Clearly child abuse is a human problem and not restricted to the celebrant church officials. Being opposed to birth control or abortion are matters of conscience and these beliefs can be widely held. The Catholic Church stepped out of bounds when it supported the suppression of information on criminal activity (presumably to not tarnish the church’s reputation) and now when it supports illegal actions (Davis refusal to issue licenses) to advance the church’s faith based beliefs.

Meeting openly with Kim Davis is one issue, not meeting with women’s groups or members of GLBT groups sends an equally clear message about the still broken planks in the church’s efforts to represent itself as a modern church.

2. Representative Mike McCarthy has declared his intentions to seek the position of Speaker of the House of Representatives. The Speakers job goes to someone who is a GOP leader and well informed on GOP strategy.  In comments to Fox News, McCarthy committed an unforced error by speaking the truth. When asked to name some accomplishments of the GOP controlled House, McCarthy cited the Benghazi select committee. McCarthy attributed the drop in Hillary Clinton’s poll numbers as a direct consequent of the GOP lead investigation and proof of its accomplishment.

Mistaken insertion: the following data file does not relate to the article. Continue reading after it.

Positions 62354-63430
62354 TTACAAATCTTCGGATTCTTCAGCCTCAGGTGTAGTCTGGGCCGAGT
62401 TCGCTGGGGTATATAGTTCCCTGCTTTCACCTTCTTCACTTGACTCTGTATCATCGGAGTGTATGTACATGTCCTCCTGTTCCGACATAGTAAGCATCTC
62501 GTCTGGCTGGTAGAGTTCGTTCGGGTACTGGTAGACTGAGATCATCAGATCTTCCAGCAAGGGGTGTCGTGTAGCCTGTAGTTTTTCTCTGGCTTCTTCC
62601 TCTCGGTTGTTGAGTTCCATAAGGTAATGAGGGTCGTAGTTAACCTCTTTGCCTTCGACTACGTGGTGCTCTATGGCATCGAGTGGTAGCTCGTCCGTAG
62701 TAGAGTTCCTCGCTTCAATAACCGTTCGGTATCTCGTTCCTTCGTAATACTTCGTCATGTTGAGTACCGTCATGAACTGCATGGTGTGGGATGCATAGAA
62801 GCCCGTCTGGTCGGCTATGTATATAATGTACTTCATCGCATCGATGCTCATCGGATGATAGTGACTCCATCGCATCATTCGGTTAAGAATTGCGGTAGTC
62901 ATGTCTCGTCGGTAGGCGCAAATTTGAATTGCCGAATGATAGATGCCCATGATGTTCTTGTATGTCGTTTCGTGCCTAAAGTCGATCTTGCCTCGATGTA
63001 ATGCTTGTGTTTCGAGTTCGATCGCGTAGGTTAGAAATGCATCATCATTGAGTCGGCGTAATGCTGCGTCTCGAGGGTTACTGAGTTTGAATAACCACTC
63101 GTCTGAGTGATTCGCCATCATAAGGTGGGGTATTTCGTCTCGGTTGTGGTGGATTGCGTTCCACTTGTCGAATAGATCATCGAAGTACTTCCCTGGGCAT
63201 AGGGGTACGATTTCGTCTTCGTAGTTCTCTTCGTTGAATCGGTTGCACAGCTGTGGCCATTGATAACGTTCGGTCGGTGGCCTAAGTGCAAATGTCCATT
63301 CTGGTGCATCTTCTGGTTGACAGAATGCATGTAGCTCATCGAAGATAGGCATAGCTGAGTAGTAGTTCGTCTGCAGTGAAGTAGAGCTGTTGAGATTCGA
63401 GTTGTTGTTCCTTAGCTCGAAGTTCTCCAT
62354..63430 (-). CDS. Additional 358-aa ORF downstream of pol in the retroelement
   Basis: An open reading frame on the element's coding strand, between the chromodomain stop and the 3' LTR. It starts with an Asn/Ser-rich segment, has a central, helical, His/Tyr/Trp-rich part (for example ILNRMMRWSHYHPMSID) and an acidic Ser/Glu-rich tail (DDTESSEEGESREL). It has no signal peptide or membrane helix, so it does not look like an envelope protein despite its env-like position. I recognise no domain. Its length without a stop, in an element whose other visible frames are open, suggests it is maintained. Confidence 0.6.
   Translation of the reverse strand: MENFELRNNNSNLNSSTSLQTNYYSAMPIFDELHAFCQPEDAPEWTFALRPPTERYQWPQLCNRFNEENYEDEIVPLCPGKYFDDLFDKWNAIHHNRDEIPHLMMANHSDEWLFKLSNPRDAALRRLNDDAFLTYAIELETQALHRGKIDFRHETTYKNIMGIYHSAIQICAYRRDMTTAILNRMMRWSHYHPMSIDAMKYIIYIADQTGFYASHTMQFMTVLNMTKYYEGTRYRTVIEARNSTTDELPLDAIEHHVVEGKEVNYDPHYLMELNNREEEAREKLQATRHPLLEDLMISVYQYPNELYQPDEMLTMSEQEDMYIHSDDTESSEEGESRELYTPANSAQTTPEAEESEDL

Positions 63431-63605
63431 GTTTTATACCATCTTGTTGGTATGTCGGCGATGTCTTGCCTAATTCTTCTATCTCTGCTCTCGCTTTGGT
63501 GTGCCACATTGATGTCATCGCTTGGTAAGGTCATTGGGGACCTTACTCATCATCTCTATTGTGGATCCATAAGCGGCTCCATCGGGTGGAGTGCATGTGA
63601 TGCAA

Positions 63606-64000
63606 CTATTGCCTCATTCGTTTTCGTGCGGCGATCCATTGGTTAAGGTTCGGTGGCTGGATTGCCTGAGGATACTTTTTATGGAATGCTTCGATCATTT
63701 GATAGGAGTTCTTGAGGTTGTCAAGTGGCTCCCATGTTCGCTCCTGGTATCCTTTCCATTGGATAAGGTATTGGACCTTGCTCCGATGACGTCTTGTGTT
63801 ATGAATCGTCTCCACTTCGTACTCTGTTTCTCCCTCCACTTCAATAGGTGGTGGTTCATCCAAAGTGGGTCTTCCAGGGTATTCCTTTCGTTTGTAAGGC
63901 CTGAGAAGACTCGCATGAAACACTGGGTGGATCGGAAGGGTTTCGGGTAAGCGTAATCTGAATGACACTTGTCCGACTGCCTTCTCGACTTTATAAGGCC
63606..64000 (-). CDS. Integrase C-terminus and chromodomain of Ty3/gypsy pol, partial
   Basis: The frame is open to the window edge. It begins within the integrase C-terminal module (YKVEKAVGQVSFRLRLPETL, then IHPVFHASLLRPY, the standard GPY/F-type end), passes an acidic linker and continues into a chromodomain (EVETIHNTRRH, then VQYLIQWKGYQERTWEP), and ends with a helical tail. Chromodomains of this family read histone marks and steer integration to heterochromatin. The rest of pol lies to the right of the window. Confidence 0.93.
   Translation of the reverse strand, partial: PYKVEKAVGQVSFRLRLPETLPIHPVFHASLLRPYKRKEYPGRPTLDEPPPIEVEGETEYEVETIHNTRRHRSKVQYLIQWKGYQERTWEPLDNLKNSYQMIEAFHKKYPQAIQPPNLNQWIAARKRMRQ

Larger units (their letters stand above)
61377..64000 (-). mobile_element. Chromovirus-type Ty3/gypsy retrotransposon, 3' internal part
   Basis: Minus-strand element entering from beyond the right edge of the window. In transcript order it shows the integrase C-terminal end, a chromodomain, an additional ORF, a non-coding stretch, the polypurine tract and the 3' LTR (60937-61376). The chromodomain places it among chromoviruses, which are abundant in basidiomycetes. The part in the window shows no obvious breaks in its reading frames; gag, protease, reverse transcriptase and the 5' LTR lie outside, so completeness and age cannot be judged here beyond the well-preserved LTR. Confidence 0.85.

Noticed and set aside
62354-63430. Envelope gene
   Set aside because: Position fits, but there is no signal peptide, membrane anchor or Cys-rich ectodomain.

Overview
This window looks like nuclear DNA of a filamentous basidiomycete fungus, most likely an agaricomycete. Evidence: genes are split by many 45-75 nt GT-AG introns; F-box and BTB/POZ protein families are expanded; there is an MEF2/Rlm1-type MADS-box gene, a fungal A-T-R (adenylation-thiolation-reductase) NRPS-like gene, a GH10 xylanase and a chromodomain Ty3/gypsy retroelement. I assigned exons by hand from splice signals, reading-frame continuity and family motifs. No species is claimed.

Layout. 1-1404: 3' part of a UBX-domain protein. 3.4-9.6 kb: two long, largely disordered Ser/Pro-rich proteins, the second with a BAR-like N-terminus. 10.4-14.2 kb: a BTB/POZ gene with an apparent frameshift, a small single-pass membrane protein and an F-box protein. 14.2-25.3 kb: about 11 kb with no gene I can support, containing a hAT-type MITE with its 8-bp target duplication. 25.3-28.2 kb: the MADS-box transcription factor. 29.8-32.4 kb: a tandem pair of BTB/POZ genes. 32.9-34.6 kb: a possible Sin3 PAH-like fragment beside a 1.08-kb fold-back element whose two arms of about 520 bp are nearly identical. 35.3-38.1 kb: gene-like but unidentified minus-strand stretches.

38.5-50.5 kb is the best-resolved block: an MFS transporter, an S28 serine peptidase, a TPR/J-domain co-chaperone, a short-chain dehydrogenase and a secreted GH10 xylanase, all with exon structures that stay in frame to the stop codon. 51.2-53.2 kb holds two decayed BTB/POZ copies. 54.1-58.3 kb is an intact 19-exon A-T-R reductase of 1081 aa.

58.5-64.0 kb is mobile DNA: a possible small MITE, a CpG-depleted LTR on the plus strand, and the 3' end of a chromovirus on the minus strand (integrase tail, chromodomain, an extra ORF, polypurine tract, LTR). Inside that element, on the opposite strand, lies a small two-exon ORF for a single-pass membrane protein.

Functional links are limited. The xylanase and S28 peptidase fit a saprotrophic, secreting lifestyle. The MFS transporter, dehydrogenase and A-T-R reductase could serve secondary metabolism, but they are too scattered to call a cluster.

For anyone with a heart beat, the investigation’s purpose has been clear for a long time. For McCarthy to utter this confirmation is amazing (for telling the truth) and completely a political mistake for admitting what was patently obvious. It should be no wonder why public opinion polls of Congress register so low.